mFactory keeps the producers of Reality TV from drowning in footage.
"We moved back to OpenBase so we could quit worrying about the database and concentrate on what we need to do."
It may seem that you're seeing minute-by-minute developments as "reality" TV unfolds. In actuality, you're looking at as little as 0.001% of the footage shot.
Fox network's recent Paradise Hotel, for example, used 54 cameras, 24 hours a day, to record couples who competed for $250,000 while incidentally enjoying a life of luxury at an Acapulco resort.
"The producers of reality TV are literally drowning in footage," says Josh Paul, one of the founders of mFactory, a privately held California company that consults with and develops solutions for entertainment companies that produce television shows.
For Paradise Hotel, mFactory created software that automated searching through more than 10,000 hours of footage, to help producers zero in on just what they wanted to create the final 15 hours of programming.
"Say you are looking for a scene of Lisa and Adam by the pool," explains Paul. "The system will filter through all the footage to find just those shots."
The right database technology
A robust and dependable database technology is a critical component in the company's ability to quickly develop applications to meet the hard deadlines and assure the absolute reliability required by its clients. mFactory builds its solutions using OpenBase SQL database software.
"For what we need to accomplish the OpenBase database really fits the bill," says Paul. "Its dependability, reliability and simplicity -- its integration with WebObjects all make a big difference. It's just very easy to open up OpenBase and dive in to get what we need done, done."
"No one's life is at stake," admits Paul, "But these applications really are mission critical. If our clients don't make delivery, the networks are showing black on air and our clients have breached their contract."
The applications that mFactory develops are distributed, multi-user applications, enabling secure and simultaneous access from multiple locations. Paradise Hotel, for example, was shot in Acapulco and produced in Los Angeles, with people in both locations logging, searching and using footage around the clock.
OpenBase combines a journaling architecture with database clustering to provide complete fault tolerance for applications that must not go down.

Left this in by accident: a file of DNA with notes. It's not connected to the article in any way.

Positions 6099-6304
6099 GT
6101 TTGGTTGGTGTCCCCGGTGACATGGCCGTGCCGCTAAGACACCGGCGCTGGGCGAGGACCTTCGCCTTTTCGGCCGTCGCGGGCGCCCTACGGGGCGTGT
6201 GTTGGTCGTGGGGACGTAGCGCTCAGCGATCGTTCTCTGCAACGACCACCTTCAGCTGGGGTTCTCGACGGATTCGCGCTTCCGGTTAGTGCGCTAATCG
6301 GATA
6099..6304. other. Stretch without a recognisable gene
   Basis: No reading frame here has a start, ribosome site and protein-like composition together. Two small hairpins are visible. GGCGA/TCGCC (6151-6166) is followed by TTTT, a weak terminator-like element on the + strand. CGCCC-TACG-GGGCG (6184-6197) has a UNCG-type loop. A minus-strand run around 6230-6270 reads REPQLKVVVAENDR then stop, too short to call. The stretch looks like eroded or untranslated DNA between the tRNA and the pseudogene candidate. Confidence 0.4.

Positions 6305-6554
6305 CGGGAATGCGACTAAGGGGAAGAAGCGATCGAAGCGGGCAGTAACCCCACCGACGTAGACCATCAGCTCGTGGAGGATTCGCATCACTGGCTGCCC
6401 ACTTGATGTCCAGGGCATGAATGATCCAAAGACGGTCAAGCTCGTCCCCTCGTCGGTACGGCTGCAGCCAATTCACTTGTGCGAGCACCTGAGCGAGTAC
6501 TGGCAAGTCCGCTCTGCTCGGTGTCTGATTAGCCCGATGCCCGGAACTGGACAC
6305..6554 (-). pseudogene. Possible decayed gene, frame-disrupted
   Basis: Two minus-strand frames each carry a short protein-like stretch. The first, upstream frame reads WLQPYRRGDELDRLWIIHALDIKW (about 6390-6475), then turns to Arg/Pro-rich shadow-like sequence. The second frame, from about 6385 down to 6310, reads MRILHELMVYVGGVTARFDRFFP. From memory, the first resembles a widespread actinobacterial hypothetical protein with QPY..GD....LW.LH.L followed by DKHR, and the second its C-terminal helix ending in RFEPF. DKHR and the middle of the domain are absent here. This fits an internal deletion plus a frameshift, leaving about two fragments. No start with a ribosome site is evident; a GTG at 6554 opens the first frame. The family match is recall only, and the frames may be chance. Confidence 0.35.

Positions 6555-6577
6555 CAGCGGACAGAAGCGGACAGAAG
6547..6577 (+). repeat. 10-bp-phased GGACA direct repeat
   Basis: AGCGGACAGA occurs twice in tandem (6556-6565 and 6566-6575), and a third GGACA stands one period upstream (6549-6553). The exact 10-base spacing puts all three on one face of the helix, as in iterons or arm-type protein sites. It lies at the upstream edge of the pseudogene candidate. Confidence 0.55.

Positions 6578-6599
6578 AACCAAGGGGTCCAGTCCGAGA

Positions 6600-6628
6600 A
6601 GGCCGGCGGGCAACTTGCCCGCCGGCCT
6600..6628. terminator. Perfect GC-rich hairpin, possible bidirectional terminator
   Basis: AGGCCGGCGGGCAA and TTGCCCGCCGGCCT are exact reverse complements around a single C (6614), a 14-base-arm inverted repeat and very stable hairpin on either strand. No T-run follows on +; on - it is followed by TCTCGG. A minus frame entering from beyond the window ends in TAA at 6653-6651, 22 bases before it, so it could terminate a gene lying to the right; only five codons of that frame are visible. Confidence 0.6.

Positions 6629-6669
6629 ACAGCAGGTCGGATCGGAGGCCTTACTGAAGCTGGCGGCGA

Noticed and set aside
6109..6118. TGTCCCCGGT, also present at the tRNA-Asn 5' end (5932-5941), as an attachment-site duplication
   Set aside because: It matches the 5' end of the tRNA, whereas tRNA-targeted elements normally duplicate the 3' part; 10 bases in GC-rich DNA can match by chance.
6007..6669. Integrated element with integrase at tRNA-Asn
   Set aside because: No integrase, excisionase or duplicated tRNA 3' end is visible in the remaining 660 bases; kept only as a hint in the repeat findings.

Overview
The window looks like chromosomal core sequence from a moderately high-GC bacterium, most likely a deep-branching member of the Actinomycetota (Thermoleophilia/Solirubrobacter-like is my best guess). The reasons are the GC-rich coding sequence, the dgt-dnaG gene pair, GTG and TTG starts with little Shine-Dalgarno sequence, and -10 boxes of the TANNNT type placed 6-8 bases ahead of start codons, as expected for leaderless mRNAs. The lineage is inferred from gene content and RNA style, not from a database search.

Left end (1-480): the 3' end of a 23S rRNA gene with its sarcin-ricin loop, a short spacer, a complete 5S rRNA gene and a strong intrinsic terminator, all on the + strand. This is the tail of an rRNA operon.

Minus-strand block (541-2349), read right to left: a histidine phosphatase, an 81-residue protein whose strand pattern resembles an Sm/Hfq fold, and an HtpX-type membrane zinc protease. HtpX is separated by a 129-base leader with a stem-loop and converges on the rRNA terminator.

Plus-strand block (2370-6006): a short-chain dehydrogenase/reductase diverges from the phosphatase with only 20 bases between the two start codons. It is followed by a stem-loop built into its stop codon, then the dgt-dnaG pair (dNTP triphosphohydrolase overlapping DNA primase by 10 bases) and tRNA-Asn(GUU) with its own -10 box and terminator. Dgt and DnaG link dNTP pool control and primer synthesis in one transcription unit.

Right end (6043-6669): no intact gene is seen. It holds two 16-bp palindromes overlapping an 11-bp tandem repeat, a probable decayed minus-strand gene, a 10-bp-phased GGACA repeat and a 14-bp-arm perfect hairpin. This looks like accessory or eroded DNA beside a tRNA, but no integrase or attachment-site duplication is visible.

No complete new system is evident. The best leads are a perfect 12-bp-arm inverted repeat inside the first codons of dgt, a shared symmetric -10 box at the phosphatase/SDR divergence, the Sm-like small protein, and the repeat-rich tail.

"With OpenBase, we're very comfortable when we deploy our solutions. We know that the database will be up and running 24 x 7."
Better with WebObjects
Paul also likes the way OpenBase works with the Apple WebObjects development platform.
"The architecture of WebObjects and the underlying Enterprise Objects Framework is amazing. It gives us a huge advantage over our competitors. And WebObjects and OpenBase work wonderfully well together. If you choose WebObjects, OpenBase has to be on your short list."
Putting advanced features to work
Currently, mFactory is working on using the OpenBase document indexing feature to provide a searchable, web-based document-sharing module.
Clients will be able to upload any kind of document .doc, .pdf, .xls into a shared storage area in the database, where OpenBase document indexing enables searching inside documents.
"It will help our clients keep everyone working on a project on the same page, or, in this case, the same web page," says Paul, "For example, our clients could upload word-for-word transcripts of the tapes. Then, anyone working in any location looking for a particular phrase could simply type it in and have the system pull up all the documents containing that phrase. These documents can then be downloaded to wherever the person happens to be."
Back to OpenBase
Paul developed his first software to help manage thousands and thousands of hours of footage when he himself was working as a producer on the show Police Videos. His first application was written in FileMaker, "but I hit the ceiling with that pretty quickly," he says.
Paul began using the version of OpenBase SQL that Apple shipped with WebObjects and quickly moved to a fully licensed version.
But he's anything but complacent about the tools he uses.
"We are always trying and evaluating other tools. We tried FrontBase. And we even moved away from OpenBase to MySQL for a while, because we like the open source concept," says Paul.
"But we moved back to OpenBase because we got tired of struggling with the command line and having to look in manuals to accomplish simple tasks. We missed the speed and simplicity of the OpenBase front-end tools and the refinement and the support."
"We really enjoy what we do," Paul adds, "so we want to concentrate on what we do, which is creating the business logic that makes it easy for our clients to interface with the database as opposed to having to make sure that the database is backing up correctly or that certain columns are indexed appropriately."
"With OpenBase, we can concentrate on the task at hand. We know OpenBase won't cost us time, which is priceless when you're on a strict deadline. OpenBase SQL is a great tool, backed by a great company with great support. We found out that OpenBase is really worth the price."